Formal Comment by the Australia Defence Association: 2010
It is nothing short of appalling that inaccurate and often sensationalist media coverage of the February 2009 incident in Afghanistan is causing so much public confusion and even ill-informed political comment. Even many war veterans, who were assumed to have a better understanding of the laws and accountabilities involved, seem confused. Much media reporting and especially commentary is grossly misleading about the legal and operational contexts, and nature of the charges, and indeed concerning the most basic facts about the incident they stem from.
A recent prolonged firefight over three hours by Australian troops on 24 August 2010 once again indicates considerable confusion about ADF operations in Afghanistan's Oruzgan Province. This confusion has several causes and effects, and at several levels, among the public, the media, our politicians and the profession of arms.
Again, recent media and public commentary concerning charges being preferred against some ADF personnel for their alleged actions in Afghanistan in February 2009 has tended to miss the point — and to misunderstand the complex legal background involved.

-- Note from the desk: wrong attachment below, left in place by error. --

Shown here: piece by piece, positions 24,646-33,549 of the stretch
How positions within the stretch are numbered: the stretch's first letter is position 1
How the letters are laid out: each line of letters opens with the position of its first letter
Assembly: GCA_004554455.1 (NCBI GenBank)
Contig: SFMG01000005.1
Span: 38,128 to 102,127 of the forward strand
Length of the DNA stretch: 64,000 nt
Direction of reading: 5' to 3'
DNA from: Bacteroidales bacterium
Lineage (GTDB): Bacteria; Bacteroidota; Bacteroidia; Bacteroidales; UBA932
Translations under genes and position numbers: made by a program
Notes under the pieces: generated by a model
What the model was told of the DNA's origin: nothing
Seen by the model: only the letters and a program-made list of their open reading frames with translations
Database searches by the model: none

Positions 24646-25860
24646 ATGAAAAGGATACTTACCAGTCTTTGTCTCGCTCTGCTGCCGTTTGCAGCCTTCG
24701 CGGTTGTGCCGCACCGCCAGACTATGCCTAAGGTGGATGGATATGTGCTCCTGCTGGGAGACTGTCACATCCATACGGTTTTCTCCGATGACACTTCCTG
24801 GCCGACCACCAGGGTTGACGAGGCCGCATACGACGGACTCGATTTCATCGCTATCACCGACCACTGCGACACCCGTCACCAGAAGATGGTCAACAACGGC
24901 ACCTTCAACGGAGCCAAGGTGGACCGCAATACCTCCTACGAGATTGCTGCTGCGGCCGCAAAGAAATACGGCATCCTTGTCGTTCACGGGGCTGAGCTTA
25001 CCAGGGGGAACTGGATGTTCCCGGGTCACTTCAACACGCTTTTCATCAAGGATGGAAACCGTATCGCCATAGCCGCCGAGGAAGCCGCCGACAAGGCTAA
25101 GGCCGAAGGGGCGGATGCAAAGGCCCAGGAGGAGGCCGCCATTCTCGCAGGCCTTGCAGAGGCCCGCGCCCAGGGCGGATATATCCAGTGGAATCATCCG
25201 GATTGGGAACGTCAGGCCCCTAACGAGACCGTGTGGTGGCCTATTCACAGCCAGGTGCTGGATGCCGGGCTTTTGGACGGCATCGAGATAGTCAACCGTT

The Government's 24 May 2010 announcement of new higher judicial structures governing the Australian Defence Force (under Chapter III of the Constitution) requires careful analysis. The proposed model risks creating new problems in practice through its attempts to avoid further constitutional (and comity) complications.
The new ministerial supervision arrangements in the Defence portfolio are profoundly disappointing for the cause of long-term reform in the Department of Defence through improved and sustained ministerial supervision. They also appear to have paid grossly insufficient attention to the fact that the ADF is currently fighting a war on the nation's behalf, and that this means national governance and national interest responsibilities must have priority over considerations of party-political or party-factional advantage, or indeed mere prime-ministerial convenience when reshuffling her ministers.
In mid February 2009 a night raid in Afghanistan resulted in the deaths of six Afghan civilians, four of them small children and one a youth, at the hands of the ADF. Two more children and two adults from this family group were wounded.
The Prime Minister’s announcement that Greg Combet is to take over many of Peter Garrett’s ministerial responsibilities in the environment portfolio has more than a party-political or issue-of-the-day dimension. Once again, the necessary ministerial supervision of the ADF, and government capacity for appropriate attention to its responsibilities to the men and women the defence force comprises (and which it often sends into combat), have been sacrificed in the interests of party-political expediency and the short-term electoral and media cycles.
In early July 2009 a sourced tender was released for the further supply of combat uniforms for our defence force. Tenders closed in early August and the contract was let on 22 December 2009. Being a sourced rather than open tender, only two Australian manufacturers were involved on the basis that both had previously supplied the defence force.